The doctors decided to turn off the respirator and let the infant breathe on his own power. The hospital staff and the baby’s mother all looked to me for assurance and approval. I felt so inadequate, so naked, and so unable to speak any words of consolation. So, I sang, “Jesus, remember me when you come into your Kingdom.” The nurses and their aides joined in praying with soft voices of support. The baby’s breathing lasted just a few minutes.

The mother carried her dead child to an oversized rocking chair in a darkened corner of the room. She asked me if I would sit with her for a while. I squeezed into the chair and put my arm over her shoulders as she held the body. We rocked and sang. We rocked away the cold night and sang the song we could hold on to, the only prayer that could comfort us. We rocked on the margins of this world and the Kingdom.

My pastoral experience teaches me that we are all afraid. Fear crushes us when the fragility of our existence takes over our daily lives. This is simply being human. However, a faithful and pastoral response to life cannot be based on denial, sugarcoating painful circumstances or avoiding the truth. Music brings us closer to the release of fear, to the understanding that Jesus’ passion-death-and-resurrection is also for our own lives as well. Ritual song does not take suffering away, but it bonds us in faith with those in sorrow and those who cling to the new life only Christ can bring.

Berthier’s music gets to the heart of faith. This simple chant, sung together in congregations, or anywhere two or three are gathered, demonstrates our earthly desire for God’s assistance and remembrance. The hypnotic melody helps us rest in the assurance of Christ’s passion to bring everyone into the love and forgiveness of the Kingdom. His music helps us to leave our self-sufficiency and cling to God.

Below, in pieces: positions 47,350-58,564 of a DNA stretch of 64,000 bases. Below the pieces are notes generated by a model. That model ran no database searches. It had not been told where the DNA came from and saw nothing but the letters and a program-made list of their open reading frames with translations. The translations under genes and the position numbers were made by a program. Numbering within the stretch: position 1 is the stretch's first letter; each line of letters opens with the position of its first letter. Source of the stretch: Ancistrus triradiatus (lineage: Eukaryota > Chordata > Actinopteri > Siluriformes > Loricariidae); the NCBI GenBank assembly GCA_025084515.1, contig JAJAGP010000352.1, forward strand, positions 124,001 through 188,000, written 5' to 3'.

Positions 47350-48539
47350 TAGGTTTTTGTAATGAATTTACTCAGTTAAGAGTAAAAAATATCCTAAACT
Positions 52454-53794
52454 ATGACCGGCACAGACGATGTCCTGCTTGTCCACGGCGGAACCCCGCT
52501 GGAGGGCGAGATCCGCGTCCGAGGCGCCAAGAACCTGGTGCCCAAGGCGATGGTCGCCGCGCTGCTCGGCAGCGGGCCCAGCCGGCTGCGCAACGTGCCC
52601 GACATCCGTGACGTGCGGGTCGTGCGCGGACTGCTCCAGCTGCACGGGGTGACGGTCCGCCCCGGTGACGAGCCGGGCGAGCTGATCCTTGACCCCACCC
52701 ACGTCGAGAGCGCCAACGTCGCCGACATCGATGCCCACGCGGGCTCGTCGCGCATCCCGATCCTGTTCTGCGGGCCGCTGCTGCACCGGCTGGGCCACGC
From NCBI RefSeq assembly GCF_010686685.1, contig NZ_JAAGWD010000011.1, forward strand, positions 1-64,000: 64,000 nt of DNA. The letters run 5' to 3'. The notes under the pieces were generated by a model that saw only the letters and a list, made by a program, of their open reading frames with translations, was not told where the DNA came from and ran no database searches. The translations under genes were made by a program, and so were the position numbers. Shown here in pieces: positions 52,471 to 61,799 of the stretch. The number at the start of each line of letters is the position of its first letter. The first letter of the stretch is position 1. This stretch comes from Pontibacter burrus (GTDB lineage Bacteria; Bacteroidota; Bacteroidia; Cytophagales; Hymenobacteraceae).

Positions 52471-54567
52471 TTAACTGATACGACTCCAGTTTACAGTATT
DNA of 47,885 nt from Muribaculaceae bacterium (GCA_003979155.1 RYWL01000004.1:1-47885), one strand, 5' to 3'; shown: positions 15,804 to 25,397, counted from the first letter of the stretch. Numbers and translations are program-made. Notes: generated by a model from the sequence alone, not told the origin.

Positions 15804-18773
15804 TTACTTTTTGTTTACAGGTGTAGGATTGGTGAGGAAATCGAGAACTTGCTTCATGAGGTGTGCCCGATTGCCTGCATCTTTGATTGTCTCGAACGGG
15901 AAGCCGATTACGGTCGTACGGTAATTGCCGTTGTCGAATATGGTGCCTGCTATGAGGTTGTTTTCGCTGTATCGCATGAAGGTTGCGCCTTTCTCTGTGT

Singing “Jesus, Remember Me” along the margins of the church and culture brings me to a deeper faith. Carrying this gift of song into people’s suffering helps me realize that worship is built upon people who need God through daily human turmoil and struggles, Opening people up in song when they are most closed down in sorrow invigorates my faith when I rerum to the worshiping assembly. This chant goes far to unite individual suffering to the prayer of the entire congregation.

Musicians and pastoral leaders can only witness to faith if we believe what we are singing. Singing along the margins of life means we also leave behind comfortable aspects of our ministry and images of ourselves. Singing among those who suffer the most means we leave behind the mandatory rehearsals, our performance egos, and professional liturgical correctness. Believing what we sing is a gift of faith.

We are called to bring this gift of faith into the lives of wounded veterans and the uncertainty of their families. We carry this faith with us as we listen to people crying out in despair over losing homes and security in floods and storms. We offer the song of faith to those suffering from debilitating depression and the shunning of those with mental illness. We sing in unity when people are torn apart by job loss, the end of a marriage, or the death of a parent. It is into all these situations we bring a song of presence, remembrance, and hope.

I sing in the midst of sorrow so I will nor forget people. Music keeps my memory alive and my life prayerful. I will never forget the widow’s grieving, the mentally ill parent, or the child with cancer. I still pray for the mother of a son dying of AIDS who taught me to overcome my fear of touching her son. My memory prays for the family walking to the gravesite on a cold windy day to bury their grandfather. I cannot forget the ache of those who cry out for help and assurance.